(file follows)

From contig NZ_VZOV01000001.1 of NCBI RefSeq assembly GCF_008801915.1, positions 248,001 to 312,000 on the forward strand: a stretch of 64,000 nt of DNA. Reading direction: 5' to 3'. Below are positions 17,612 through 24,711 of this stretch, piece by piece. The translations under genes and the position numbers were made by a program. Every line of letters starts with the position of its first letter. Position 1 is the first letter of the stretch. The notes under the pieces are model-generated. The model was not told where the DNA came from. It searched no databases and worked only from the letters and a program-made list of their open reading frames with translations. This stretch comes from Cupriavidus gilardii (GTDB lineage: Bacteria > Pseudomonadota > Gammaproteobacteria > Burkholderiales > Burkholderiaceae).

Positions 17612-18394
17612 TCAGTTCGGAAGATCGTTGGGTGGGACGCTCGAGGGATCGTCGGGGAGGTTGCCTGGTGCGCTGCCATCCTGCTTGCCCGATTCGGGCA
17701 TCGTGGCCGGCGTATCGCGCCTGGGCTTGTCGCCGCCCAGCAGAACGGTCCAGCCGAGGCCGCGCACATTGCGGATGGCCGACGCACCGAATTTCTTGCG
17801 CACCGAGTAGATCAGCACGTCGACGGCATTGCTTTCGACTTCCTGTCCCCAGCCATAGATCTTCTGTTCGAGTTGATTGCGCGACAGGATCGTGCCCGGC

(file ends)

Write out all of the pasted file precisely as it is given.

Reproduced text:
From contig NZ_VZOV01000001.1 of NCBI RefSeq assembly GCF_008801915.1, positions 248,001 to 312,000 on the forward strand: a stretch of 64,000 nt of DNA. Reading direction: 5' to 3'. Below are positions 17,612 through 24,711 of this stretch, piece by piece. The translations under genes and the position numbers were made by a program. Every line of letters starts with the position of its first letter. Position 1 is the first letter of the stretch. The notes under the pieces are model-generated. The model was not told where the DNA came from. It searched no databases and worked only from the letters and a program-made list of their open reading frames with translations. This stretch comes from Cupriavidus gilardii (GTDB lineage: Bacteria > Pseudomonadota > Gammaproteobacteria > Burkholderiales > Burkholderiaceae).

Positions 17612-18394
17612 TCAGTTCGGAAGATCGTTGGGTGGGACGCTCGAGGGATCGTCGGGGAGGTTGCCTGGTGCGCTGCCATCCTGCTTGCCCGATTCGGGCA
17701 TCGTGGCCGGCGTATCGCGCCTGGGCTTGTCGCCGCCCAGCAGAACGGTCCAGCCGAGGCCGCGCACATTGCGGATGGCCGACGCACCGAATTTCTTGCG
17801 CACCGAGTAGATCAGCACGTCGACGGCATTGCTTTCGACTTCCTGTCCCCAGCCATAGATCTTCTGTTCGAGTTGATTGCGCGACAGGATCGTGCCCGGC